Happy New Year to all! This is the time of year when many of us seem to make lists of good intentions for the year, or clean out cupboards or other activities of making a fresh start. It also seems an appropriate time to take stock of the garden and plan what might be done in the year ahead. Of course, with the terribly hot weather we have had so far in January in Sydney, this is not the time to actually carry out any of these changes. All the better - as it is much easier to have these ideas in one's mind than actually do them! The reasons for the need for change in gardens are many and varied. In some cases, the microclimate of a garden area has altered over time, so that plants which were doing well in the original conditions start to struggle. I have examples of both extremes of this situation in my garden at the moment. Several years ago, I planted a couple of lilly pilly shrubs (Syzygium australe 'Aussie Gem') to provide height and bulk in a new garden area. They have grown beyond my wildest expectations, forming solid, large shrubs in five years. The plantings beneath them, which had been established prior to their installation, are now looking decidedly unthrifty (and are probably also suffering from root competition). In particular, the daylilies (Hemerocallis cultivars) that had loved the sun that beamed down on them previously, are not the robust clumps that they used to be. So I plan to move these in autumn into a more open position.
At the other end of the spectrum, where I had some large conifers cut down a few months ago, the relentless rays of the summer sun in a now-exposed area are savaging the shade-loving plants that had been positioned there when it was a very gloomy spot in my garden. These may also need to be shifted. However, I have noticed that with the removal of the trees, an old-fashioned shrubby Fuchsia cultivar, which had languished for years in the shade, is now flowering madly - reminding me that many such Fuchsia actually do well in sunny positions.
Other plants that need to be reconsidered are those that are taking up too much space - going berserk, in other words - and those which, conversely, are really not thriving in my garden. The thugs I have recently identified include some Crocosmia cultivars - which I really do like when they are in full bloom. However, I am amazed and rather alarmed at just how quickly they seem to be multiplying. They definitely need to be culled back to a smaller clump or removed completely.
Reluctant specimens that really are not doing well, are sometimes harder to get rid of, in some ways, than the thugs. Often they represent some mad and unrealistic dream I have had to grow something unsuitable for our climate. I am getting better now at understanding which plants are likely to do well and which are doomed to failure. I am becoming less inclined these days to try to grow some rare alpine plant from a snow-capped country in Europe. My folly now lies in the other direction - attempting to grow something from a tropical jungle: and such plants usually don't like our colder days in winter.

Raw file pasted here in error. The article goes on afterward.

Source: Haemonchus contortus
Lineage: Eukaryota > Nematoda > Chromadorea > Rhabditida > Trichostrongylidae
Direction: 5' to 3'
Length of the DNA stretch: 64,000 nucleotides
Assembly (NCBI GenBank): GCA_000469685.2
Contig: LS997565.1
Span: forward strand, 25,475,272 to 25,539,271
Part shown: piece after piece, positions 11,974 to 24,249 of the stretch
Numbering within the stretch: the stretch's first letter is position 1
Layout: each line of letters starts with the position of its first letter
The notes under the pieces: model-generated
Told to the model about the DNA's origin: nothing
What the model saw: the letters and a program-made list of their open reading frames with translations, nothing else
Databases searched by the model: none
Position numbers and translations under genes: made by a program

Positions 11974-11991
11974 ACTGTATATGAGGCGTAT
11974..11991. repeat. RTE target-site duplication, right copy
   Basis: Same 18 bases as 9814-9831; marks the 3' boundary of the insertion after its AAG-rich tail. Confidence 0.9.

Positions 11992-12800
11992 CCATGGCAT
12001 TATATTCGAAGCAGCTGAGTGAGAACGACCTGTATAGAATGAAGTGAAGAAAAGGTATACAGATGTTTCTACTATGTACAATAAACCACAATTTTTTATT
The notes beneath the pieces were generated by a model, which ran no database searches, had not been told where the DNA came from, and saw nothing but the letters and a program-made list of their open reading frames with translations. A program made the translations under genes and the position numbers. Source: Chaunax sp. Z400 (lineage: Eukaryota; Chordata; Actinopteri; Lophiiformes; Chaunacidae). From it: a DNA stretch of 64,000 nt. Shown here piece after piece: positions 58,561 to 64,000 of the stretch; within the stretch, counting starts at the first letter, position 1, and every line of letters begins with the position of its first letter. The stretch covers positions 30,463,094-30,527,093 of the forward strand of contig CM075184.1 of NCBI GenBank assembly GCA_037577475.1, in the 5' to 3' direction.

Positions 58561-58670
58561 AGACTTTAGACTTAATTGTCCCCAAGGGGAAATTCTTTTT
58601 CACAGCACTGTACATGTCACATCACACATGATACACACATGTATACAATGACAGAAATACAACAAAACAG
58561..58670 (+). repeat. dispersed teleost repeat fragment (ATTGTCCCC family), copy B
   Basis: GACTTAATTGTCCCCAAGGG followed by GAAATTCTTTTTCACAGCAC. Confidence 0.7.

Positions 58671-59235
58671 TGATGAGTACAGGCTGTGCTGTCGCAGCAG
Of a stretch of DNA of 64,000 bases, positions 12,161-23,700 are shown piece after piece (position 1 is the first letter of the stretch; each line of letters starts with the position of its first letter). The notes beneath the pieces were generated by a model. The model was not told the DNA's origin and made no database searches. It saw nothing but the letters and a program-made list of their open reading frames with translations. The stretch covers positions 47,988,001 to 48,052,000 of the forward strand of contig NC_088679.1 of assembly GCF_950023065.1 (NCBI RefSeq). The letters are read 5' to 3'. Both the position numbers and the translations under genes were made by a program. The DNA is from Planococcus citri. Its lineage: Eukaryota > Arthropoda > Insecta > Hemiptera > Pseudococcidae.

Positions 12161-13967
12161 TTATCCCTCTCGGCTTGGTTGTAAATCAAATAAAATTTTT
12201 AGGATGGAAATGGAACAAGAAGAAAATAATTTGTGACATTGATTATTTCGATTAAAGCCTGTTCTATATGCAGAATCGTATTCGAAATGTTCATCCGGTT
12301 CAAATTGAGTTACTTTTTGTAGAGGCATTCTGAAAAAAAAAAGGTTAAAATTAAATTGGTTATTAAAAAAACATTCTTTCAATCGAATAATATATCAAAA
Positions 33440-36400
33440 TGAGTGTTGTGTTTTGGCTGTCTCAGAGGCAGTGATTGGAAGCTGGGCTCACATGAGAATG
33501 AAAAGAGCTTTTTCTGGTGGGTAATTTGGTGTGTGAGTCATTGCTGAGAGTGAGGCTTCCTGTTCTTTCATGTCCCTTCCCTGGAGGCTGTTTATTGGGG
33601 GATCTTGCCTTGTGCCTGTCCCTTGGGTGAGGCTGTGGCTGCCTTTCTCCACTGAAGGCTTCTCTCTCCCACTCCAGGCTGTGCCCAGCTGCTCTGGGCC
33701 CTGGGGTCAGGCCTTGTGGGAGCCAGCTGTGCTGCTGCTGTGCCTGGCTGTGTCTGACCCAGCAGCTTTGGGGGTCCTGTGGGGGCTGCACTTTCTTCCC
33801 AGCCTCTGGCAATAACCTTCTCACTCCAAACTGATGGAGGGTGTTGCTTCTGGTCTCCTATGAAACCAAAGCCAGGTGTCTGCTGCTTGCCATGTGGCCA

Other plants need to be evaluated as to whether they need a good pruning if they have got very old and woody - my specimen of Euryops chrysanthemoides falls in to this category. It is quite elderly now and very gnarled. I will try a big cut-back but will also take some cuttings just in case it dies; I have also noted there are some self-sown seedlings around it that I could pot up. Sometimes, very old shrubby perennials really need to be propagated and started again from scratch. I have noticed this with a few Salvia specimens that I grow. They definitely seem to reach an age where they lose a lot of vitality.
In other places in the garden, there are actually gaps, where some poor old plant has actually succumbed to the heat and/or drought. It's sad to see a plant has perished but on the other hand, it means there is a new space for something else, and I always seem to have plenty of plants in my potting area just waiting for a new home ...
11 Apr 21
Sasanqua camellias are in full bloom everywhere, to the delight of gardeners and birds alike.
My epiphytic stump
04 Apr 21
A stump has been planted with epiphytes.
28 Mar 21
One of the stars of the early autumn garden is the Japanese windflower.
21 Mar 21
There are several plants in bloom at the moment that are often thought to be Salvias.
Journey to Hillandale
14 Mar 21
I visit a beautiful garden at Yetholme.